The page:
New York, July 7, 2021 – Belarusian authorities should immediately release journalist Andrei Aliaksandrau, drop all charges against him, and ensure that journalists can work freely and without fear, the Committee to Protect Journalists said today.
On June 30, authorities charged Aliaksandrau, founder and chief editor of the news website Belaruski Zhurnal, with treason, according to multiple news reports. If convicted, he could face up to 15 years imprisonment, according to those reports and the country’s criminal code.
Authorities have not stated the grounds for the treason charge, those reports said.
The journalist has been held at the Valadarskaga detention center in Minsk, the capital, since January; he was initially arrested and charged with violating public order on January 12, according to news reports from the time and Barys Haretski, deputy head of the trade and advocacy group the Belarusian Association of Journalists, who spoke with CPJ in a phone interview.
“Belarusian authorities should immediately and unconditionally release journalist Andrei Aliaksandrau, and drop all charges against him,” said Robert Mahoney, CPJ’s deputy executive director. “It is time for Belarusian authorities to once and for all end their cruel and lawless attempts to silence free voices by manipulating the law. Belarus must stop persecuting and threatening independent journalists.”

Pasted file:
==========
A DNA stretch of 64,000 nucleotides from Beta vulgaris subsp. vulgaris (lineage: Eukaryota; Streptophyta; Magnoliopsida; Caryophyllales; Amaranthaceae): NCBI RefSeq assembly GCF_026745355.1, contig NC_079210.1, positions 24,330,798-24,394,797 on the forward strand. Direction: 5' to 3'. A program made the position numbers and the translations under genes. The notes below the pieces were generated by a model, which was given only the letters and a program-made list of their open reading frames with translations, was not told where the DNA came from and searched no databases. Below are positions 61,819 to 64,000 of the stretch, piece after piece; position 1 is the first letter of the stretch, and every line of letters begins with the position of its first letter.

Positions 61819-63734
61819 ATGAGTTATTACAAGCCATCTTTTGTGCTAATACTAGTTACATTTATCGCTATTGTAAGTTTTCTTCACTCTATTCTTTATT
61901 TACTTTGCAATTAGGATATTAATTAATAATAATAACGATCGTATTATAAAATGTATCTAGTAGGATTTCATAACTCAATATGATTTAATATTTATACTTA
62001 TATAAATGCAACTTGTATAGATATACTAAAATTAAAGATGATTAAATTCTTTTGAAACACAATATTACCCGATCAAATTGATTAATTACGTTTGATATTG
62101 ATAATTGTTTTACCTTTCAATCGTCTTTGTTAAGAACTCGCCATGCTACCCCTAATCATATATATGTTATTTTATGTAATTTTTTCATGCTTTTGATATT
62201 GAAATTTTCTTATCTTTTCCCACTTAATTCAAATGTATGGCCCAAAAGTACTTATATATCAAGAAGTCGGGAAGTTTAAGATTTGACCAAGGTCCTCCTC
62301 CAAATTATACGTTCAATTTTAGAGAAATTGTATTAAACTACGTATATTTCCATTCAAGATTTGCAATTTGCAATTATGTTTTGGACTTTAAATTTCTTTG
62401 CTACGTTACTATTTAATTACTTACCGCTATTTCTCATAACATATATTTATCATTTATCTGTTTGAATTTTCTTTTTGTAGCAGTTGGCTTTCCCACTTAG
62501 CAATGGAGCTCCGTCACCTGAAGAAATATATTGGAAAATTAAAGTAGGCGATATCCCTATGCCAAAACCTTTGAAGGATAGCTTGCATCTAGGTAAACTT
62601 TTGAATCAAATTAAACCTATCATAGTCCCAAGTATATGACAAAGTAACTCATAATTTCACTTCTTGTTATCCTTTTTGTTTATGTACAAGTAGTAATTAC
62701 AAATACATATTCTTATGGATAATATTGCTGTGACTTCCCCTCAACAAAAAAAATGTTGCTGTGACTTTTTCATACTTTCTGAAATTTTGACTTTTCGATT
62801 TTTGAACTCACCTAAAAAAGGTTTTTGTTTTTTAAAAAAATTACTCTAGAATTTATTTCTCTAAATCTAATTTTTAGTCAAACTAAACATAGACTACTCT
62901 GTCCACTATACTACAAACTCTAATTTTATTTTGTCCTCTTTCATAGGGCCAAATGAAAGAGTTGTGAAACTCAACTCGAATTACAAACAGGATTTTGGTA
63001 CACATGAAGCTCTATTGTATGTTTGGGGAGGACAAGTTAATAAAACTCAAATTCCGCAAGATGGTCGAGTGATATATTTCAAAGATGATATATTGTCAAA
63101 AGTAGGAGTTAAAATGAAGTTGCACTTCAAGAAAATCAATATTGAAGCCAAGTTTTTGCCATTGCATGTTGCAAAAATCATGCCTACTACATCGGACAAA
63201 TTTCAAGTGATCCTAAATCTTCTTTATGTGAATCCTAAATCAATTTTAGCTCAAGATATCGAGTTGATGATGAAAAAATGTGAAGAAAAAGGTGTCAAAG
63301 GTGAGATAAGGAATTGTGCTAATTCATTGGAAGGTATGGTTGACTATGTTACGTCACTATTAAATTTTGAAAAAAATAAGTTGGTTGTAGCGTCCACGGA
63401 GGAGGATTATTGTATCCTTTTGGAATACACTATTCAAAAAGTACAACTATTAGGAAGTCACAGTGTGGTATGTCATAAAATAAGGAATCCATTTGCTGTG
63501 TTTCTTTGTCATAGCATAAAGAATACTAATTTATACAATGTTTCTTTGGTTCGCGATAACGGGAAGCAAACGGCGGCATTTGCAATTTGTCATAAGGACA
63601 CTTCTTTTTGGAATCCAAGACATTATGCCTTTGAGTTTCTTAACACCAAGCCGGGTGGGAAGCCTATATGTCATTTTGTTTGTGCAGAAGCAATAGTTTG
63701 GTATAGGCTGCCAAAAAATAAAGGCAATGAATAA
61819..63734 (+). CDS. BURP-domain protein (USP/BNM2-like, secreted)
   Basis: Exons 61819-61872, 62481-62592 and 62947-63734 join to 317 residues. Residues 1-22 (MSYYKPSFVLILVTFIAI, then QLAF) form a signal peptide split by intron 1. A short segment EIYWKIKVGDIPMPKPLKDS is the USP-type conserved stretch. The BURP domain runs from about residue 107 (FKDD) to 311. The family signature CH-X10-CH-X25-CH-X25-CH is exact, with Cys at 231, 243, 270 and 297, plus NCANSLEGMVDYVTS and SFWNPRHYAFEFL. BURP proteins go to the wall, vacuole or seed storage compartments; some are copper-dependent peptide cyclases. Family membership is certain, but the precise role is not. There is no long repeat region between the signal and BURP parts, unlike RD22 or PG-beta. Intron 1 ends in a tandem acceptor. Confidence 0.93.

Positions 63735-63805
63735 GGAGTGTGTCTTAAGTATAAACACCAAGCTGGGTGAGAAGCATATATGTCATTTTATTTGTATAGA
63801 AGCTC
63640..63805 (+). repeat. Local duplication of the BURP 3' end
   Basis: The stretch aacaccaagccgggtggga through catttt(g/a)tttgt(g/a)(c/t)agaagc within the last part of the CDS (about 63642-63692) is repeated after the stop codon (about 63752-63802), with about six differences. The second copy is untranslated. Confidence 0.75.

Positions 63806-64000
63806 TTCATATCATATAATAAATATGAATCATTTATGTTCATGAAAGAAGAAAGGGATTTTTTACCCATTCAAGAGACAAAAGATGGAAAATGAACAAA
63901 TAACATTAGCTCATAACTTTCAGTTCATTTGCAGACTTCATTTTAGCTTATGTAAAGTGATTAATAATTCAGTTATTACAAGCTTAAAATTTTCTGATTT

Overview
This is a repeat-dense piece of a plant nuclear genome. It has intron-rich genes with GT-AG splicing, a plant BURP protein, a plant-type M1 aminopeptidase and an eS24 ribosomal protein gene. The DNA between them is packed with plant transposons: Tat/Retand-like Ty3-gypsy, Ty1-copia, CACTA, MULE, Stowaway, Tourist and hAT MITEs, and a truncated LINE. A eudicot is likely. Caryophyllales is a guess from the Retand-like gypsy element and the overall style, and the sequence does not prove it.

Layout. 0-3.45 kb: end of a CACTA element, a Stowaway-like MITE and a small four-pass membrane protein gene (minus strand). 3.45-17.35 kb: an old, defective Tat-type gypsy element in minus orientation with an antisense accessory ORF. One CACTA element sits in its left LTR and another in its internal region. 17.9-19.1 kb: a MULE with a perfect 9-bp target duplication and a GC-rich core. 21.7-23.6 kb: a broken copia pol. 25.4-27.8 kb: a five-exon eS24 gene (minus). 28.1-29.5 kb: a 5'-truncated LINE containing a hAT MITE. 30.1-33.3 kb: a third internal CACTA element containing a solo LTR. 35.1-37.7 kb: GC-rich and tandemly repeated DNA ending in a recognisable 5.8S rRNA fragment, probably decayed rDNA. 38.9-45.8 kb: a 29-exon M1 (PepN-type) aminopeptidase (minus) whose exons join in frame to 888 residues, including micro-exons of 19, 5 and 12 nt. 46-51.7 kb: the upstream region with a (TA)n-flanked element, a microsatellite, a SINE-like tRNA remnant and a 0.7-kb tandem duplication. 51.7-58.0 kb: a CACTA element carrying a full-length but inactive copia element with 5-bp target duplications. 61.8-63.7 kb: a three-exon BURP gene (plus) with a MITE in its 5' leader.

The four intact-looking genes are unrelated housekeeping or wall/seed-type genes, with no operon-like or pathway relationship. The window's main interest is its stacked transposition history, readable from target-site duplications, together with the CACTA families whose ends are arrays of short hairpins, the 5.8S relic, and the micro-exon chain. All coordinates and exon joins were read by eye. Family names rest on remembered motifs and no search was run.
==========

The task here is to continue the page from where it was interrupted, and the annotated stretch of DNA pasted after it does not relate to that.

Aliaksandrau is a former deputy director of the independent Belarusian news agency BelaPAN, and a former staff member of the London-based non-profit press freedom organization Index on Censorship, according to reports by his former employers and Haretski.
The public order charges filed in Aliaksandrau’s case accuse the journalist of organizing and financing “mass actions violating public order” by illegally paying the fines of journalists and activists who had been detained while covering protests against President Aleksandr Lukashenko last year, according to those reports.
The journalist’s lawyer, Anton Gashinski, told BelaPAN in a June 30 interview that Aliaksandrau denied any guilt in the treason case; Gashinski did not comment on the public order allegations.
In that interview, Gashinski said that Aliaksandrau was in a “satisfactory” state in prison, and that his detention, which was set to expire soon, will likely be extended in light of the new charge. When CPJ called Gashinski for comment, he said that he had signed a non-disclosure agreement and could not provide any additional information on Aliaksandrau’s case.
CPJ emailed Belarusian Investigative Committee and Interior Ministry for comment but did not receive any replies.